President Muhammadu Buhari has commenced state visit to troubled areas in the country ostensibly to get a first hand information about issues throwing up discontentments leading to loss of lives.
He is scheduled to visit Benue, Plateau, Taraba and Rivers states in no particular order. He had already gone to Taraba and Plateau as at yesterday.
The President’s resolve to visit the troubled areas came after his critics have alleged that he was unperturbed by reports of several killings, especially those perpetrated by herdsmen. But it’s better late than never as his visit will calm a lot of nerves.
The multi-level consultations expected to be undertaken by the President will undoubtedly go a long way in resolving the crises and give sense of belonging to those hitherto with feelings that the President had neglected them.
Armed with a comprehensive reports on the activities of criminal elements in the country, the President will do well by consulting with community leaders, including the traditional rulers. Those at the grassroots are likely to avail the President required information needed to address the nation’s security challenges once and for all.
Apart from the Presidential visit to hotbed of violent killings, convening Town Hall meetings by relevant agencies where eye-witnesses to the modus operandi of the killer herdsmen would give vital information may be of help.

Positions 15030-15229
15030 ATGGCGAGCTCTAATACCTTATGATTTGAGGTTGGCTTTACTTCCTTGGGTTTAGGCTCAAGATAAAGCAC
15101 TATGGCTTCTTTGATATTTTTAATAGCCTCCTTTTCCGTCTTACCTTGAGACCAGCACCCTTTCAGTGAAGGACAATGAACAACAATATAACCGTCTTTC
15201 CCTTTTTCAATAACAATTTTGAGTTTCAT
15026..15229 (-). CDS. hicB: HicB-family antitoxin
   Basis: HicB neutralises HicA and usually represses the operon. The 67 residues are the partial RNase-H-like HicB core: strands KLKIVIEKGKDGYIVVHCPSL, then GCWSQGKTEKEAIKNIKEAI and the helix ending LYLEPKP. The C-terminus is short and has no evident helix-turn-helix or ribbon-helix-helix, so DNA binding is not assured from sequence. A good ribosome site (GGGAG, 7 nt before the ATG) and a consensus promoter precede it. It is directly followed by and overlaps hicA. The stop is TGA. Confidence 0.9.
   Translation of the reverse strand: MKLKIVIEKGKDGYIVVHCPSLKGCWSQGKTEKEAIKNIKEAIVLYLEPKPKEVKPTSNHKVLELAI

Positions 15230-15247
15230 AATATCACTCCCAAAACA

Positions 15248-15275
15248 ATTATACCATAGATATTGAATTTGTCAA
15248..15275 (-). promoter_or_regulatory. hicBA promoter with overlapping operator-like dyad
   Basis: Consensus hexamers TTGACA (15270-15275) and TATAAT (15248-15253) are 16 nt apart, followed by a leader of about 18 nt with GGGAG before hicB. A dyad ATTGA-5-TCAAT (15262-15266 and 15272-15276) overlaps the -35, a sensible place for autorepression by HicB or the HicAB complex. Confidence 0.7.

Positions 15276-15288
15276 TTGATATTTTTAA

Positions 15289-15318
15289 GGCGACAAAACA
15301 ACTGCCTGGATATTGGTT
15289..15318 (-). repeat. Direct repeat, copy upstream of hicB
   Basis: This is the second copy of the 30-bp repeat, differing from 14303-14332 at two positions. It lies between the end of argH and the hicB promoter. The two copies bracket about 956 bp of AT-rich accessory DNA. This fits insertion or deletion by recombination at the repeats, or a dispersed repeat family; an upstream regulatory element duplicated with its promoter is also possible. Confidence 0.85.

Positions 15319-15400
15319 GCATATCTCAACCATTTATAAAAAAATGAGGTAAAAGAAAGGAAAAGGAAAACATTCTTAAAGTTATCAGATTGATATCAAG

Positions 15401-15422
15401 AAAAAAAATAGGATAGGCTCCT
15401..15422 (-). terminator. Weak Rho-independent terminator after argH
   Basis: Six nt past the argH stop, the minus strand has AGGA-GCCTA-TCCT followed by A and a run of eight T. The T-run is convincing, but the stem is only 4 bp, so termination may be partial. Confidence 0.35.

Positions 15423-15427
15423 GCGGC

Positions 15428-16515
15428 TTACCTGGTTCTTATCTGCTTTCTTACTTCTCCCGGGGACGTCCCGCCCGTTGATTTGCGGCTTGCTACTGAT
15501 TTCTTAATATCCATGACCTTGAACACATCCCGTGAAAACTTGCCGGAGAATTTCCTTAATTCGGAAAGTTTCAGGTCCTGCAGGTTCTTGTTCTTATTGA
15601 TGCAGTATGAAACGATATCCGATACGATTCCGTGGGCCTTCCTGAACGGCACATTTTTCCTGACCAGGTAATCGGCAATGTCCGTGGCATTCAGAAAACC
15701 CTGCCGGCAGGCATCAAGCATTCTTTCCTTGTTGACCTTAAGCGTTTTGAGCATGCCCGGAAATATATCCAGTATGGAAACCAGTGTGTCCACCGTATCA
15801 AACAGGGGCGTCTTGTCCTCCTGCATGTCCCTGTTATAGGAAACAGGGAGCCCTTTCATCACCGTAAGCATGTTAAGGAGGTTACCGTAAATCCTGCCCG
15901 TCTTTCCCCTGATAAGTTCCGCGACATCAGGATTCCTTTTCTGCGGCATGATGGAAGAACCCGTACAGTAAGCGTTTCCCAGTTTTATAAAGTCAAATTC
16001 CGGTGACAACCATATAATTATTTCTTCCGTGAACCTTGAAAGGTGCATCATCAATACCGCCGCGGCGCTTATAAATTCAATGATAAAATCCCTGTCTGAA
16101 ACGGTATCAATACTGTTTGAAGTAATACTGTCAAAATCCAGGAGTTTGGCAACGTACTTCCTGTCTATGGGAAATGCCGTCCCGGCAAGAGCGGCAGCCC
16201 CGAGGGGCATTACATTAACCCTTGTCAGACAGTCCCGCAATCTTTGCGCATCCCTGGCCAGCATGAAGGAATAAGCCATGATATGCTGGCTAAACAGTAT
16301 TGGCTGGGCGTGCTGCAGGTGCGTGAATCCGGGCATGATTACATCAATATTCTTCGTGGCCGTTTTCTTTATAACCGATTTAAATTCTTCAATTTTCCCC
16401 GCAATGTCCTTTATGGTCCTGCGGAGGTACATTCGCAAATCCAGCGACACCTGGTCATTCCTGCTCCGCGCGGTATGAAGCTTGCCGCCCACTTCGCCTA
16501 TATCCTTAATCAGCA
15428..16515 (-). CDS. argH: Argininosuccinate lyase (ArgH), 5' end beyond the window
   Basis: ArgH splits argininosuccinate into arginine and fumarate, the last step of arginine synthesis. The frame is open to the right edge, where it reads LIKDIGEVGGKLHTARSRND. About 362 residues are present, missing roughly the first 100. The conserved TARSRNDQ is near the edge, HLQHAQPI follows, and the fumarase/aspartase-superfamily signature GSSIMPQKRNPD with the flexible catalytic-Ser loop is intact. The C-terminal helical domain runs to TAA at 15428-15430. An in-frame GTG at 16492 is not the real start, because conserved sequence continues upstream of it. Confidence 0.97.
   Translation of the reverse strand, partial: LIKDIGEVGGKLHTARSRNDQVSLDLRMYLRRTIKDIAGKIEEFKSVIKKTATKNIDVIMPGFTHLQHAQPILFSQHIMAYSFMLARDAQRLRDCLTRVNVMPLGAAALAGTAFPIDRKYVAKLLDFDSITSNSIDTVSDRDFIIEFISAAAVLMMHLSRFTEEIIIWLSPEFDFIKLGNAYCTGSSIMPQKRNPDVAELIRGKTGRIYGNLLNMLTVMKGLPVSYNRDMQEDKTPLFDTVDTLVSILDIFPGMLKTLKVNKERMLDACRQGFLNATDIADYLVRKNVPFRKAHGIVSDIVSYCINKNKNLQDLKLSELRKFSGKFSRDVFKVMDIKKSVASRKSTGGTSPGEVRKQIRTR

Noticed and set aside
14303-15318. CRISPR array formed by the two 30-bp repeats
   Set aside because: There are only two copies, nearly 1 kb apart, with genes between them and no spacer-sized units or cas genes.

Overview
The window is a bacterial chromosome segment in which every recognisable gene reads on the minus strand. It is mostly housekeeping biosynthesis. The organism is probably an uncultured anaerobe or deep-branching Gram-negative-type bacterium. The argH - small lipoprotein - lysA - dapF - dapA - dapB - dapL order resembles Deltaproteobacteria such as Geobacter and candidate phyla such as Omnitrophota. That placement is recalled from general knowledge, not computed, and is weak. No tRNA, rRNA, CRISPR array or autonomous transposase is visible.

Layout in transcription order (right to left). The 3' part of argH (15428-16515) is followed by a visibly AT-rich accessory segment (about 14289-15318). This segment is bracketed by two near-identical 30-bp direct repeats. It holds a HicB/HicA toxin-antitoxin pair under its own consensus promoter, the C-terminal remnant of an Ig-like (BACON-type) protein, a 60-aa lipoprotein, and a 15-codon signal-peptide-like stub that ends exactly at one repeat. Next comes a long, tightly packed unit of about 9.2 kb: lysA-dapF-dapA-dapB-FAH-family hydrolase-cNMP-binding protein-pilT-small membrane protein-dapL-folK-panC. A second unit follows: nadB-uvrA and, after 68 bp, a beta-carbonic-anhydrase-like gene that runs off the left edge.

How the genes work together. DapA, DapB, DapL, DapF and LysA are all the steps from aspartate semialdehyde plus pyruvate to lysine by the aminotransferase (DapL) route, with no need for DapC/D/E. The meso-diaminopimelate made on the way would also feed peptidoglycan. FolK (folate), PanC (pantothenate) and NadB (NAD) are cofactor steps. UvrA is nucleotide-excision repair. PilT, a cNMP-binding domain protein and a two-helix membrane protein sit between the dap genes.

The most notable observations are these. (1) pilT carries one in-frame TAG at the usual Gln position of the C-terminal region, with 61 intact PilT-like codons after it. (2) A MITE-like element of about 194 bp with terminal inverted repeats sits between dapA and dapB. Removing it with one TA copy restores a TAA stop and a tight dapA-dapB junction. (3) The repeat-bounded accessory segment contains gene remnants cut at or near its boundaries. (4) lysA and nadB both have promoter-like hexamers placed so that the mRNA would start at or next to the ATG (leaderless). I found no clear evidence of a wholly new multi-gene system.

Again, the local people, farmers and herders, who can volunteer information to relevant agencies should be encouraged and protected. Information regarding the routes of the marauders and their hide-outs could come from the locals.
The impact made by the Civilian Joint Task Force (CJTF) in decimating the Boko Haram insurgents in Borno state can not be under-estimated. Replicating such in curtailing the marauding militia masquerading as herders could be helpful. This goes to mean that security is everybody’s business.
The government has done well in its management of the militancy in the Niger Delta. Continuous engagement of the region’s leaders in Port-Harcourt would further strengthen the trust and understanding between the federal government and the people of the region.
Apart from consultation, continuous funding of the developmental projects like the East-west road, the Maritime University and host of others will give the people the sense of belonging. Dialoguing with the leaders of the region and negotiating certain demands made by Pan Niger Delta Elders Forum (PANDEF) and other reasonable pressure groups would be a pathway to peace in that region.